With polls showing Nevada's competitive Senate race neck-and-neck, Republican candidate Joe Heck is hoping support from the state's growing Asian-American community can push him over the edge.
That was part of the message emphasized by Heck on Tuesday as the Republican congressman accepted the backing of the Las Vegas Asian American Chamber of Commerce, the group's first federal endorsement.
Heck said the group's support was an indication of inroads made in the state's minority communities since entering Congress in 2010.
"I think the relationships that we've been able to build amongst the minority thought leaders here in Southern Nevada will help us throughout the state," he said in an interview with 13 Action News. "As they talk within their own networks about what I've been able to do, what I've represented and how I've been able to help people regardless of ethnicity with the issues that they've had dealing with the federal government."
Democratic Senate candidate Catherine Cortez Masto responded to the event by calling it a "photo op" and reiterating his endorsement of Republican presidential candidate Donald Trump, who referred to the Philippines as a "terrorist nation" earlier in August.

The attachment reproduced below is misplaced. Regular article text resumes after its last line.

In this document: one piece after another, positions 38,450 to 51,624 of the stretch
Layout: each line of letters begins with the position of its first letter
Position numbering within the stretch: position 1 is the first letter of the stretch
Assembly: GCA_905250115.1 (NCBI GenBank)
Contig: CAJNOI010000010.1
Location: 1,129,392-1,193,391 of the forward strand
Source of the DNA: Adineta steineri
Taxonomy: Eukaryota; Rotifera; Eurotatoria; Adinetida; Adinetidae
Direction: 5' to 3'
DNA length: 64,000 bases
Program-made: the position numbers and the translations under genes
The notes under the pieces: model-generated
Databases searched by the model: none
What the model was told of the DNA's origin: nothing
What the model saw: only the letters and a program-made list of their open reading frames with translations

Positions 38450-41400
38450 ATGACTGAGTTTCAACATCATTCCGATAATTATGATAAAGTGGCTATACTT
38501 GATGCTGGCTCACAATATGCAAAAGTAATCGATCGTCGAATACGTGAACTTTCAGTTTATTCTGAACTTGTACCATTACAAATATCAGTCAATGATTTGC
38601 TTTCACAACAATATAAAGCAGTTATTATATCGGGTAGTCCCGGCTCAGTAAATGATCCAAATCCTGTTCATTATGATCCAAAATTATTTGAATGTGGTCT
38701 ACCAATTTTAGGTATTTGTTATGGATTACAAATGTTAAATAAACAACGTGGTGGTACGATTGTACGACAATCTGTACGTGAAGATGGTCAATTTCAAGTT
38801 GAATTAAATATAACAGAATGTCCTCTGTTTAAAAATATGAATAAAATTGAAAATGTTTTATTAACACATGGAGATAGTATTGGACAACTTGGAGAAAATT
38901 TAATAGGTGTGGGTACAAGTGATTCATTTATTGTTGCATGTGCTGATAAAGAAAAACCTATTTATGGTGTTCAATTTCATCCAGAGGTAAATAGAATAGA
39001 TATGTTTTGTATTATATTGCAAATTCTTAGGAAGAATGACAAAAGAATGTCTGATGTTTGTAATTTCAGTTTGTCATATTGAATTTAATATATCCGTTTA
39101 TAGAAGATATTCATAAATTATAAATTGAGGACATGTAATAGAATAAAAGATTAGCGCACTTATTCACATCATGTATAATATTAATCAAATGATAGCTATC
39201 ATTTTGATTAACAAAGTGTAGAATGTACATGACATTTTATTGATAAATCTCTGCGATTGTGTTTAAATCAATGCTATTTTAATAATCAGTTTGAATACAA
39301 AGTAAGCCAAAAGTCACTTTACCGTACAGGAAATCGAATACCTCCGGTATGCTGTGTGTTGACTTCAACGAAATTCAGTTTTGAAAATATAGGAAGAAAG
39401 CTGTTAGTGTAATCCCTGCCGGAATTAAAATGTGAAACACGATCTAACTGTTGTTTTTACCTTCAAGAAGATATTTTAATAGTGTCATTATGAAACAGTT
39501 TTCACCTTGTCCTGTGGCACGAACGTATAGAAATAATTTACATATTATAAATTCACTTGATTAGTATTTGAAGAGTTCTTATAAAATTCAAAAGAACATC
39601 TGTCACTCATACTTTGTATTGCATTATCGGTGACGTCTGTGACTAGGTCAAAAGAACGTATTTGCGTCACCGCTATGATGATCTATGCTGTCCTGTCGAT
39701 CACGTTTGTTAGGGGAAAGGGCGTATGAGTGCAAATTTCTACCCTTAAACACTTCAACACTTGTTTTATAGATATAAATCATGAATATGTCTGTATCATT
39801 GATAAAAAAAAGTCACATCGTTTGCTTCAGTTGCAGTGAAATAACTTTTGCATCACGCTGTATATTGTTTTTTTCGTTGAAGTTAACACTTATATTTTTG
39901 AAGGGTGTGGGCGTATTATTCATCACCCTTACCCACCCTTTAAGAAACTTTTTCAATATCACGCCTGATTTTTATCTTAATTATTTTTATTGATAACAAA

The battle between the candidates in appealing to Asian American voters is fierce, and winning candidates in the state's last two Senate battles won majorities of that group.
Republican Dean Heller won 54 percent of Asian voters during his close 2012 Senate victory over former Congresswoman Shelley Berkley, who won 28 percent of the Asian vote according to exit polls. Democratic Sen. Harry Reid won nearly 80 percent of Asian voters in his 2010 re-election bid against Republican Sharron Angle.
Heck, who has endorsed Trump, said he wasn't worried about the Republican candidate's rhetoric about immigration affecting his race because of his outreach efforts to minority communities. But he also sounded caution about potentially making a joint appearance with Trump or Republican vice presidential candidate Mike Pence.
"If there's an opportunity where things cross paths, there's certainly something that we would consider," he said. "But again, we're sticking to the calendar that we have laid out, which is pretty busy between now and Nov. 8."
Heck also responded to recent ads claiming in part that he opposed the Supreme Court's decision in Roe v. Wade, a landmark 1973 decision codifying abortion rights.
Heck, who is pro-life, said he didn't want to "second guess" a court decision made decades ago and didn't require any "litmus test" issues for supporting a potential Supreme Court nominee.
"I'm not looking at specific issues," he said. "I'm looking at a Supreme Court justice and how they're going to conduct themselves on the bench, across a broad spectrum of things that may come before them, and look to somebody like Justice Scalia, who was more of a constructionist or original theorist in looking at the constitution."